Rock Star


Each week, we pick a short fiction piece from our Fairlight Shorts archives to feature as our story of the week. This week, we’ve chosen a story about ambition by Bob Beach.

Bob Beach spent many years as a writer and designer for print in advertising and enjoyed careers as a film director, marketing consultant and fine artist. He also taught for many years at Bowling Green State University.

Bob holds BSc and MFA degrees from Bowling Green State University, Ohio, and is currently enrolled in the MA Creative Writing program at Wilkes University. He resides in Toledo, Ohio.

Bob started writing fiction about ten years ago when all the art galleries went out of business in the Great Recession and his fine art career fizzled. He’s written three novels (so far unpublished) and about thirty short stories and novelettes (fifteen of which have been published in more than a dozen publications, including The Saturday Evening Post, The Woven Tale Press, and The Penmen Review).

‘Rock Star’ follows a hotshot marketing designer who suddenly learns how people really see him.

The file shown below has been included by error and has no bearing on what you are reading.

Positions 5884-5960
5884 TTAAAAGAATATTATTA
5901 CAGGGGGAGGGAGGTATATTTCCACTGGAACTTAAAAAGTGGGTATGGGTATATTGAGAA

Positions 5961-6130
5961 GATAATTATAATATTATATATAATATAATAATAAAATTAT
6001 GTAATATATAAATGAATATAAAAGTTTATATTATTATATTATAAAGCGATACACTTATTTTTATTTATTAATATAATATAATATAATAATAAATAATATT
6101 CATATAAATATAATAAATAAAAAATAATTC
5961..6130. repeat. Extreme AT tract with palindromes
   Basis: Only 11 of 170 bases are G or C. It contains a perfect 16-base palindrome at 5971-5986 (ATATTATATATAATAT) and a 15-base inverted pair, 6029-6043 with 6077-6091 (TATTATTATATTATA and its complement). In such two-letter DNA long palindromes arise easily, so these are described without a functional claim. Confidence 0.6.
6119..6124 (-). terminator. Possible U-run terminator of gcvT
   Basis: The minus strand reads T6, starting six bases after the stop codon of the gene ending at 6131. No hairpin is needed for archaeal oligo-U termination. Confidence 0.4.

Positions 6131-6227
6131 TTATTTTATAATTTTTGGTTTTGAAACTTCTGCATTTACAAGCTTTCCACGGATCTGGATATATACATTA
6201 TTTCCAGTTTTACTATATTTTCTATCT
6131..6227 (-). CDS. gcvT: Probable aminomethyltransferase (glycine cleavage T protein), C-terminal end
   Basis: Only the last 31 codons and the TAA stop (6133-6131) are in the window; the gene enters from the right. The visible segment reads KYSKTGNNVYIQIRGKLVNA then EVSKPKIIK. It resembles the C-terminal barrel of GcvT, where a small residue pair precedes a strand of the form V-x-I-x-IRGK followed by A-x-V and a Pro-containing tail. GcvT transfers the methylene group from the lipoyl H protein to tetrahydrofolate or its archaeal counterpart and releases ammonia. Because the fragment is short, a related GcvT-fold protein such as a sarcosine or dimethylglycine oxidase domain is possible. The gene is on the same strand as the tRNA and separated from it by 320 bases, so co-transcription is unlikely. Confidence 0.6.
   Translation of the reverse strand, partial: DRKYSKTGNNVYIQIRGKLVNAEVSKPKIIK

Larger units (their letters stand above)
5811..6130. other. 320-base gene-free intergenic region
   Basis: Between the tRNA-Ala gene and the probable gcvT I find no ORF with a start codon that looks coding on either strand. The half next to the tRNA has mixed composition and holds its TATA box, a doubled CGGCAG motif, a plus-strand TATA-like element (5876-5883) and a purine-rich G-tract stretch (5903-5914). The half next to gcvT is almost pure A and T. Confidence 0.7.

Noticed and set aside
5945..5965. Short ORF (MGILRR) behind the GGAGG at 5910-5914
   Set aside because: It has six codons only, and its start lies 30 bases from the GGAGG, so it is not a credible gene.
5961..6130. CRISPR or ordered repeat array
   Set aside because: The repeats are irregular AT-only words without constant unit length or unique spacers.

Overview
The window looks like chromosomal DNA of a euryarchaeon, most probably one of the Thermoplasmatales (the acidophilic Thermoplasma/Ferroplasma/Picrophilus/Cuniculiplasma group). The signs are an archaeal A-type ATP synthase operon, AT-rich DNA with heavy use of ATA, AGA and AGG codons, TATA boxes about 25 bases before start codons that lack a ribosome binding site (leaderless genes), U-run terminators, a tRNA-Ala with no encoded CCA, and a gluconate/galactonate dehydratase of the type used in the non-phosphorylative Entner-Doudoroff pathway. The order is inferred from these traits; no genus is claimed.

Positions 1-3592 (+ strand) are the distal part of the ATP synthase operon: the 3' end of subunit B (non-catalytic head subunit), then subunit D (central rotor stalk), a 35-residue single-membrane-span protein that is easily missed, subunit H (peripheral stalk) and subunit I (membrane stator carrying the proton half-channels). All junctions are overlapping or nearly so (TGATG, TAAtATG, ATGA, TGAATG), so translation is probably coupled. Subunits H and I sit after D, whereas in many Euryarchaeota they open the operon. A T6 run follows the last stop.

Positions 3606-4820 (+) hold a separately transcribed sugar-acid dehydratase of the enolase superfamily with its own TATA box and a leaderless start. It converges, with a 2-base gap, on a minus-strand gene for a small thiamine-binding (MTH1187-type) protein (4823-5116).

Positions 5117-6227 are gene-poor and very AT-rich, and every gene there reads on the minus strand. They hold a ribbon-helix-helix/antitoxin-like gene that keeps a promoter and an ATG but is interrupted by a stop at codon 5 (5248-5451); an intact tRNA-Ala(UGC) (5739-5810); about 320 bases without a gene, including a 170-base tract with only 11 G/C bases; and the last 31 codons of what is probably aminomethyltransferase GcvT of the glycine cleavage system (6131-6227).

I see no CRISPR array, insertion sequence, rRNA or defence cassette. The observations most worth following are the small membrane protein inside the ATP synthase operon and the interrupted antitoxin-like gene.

‘News flash, Nick − we’re getting a new boss.’

Nick Ikaros looked up from his computer. Randi Lake leaned against the doorframe of his office, twisting a lock of dark hair around her delicate fingers. Tall and pale, she favoured the sixties look: oversized glasses and long, dark sweaters over black tights. Plus shitkicking black Doc Martens.

‘Who?’ asked Nick.

‘You aren’t gonna like it. Somebody from outside. That’s all I know.’

‘Fuck.’ Nick kicked his chair away from his workstation and hit the wall behind him with a thud, leaving a small dent in the sheetrock. He ran his hands through his curly black hair.

‘Sorry, Nick. We all thought you’d be moving up.’

‘So did I.’

He was only twenty-six, but with his slim stature and soft Greek features, he looked even younger. Despite his youth, Nick was the hottest graphics guy in town. There wasn’t an award in Cleveland he hadn’t won at least once. Or in all of Ohio, for that matter. Okay, Ohio wasn’t the centre of the design world, but he was still the proverbial big frog. Randi was his writer. Not his writer exactly, but the one at Omni he worked best with and the one he always tried to get assigned to his creative team. They did great stuff together.

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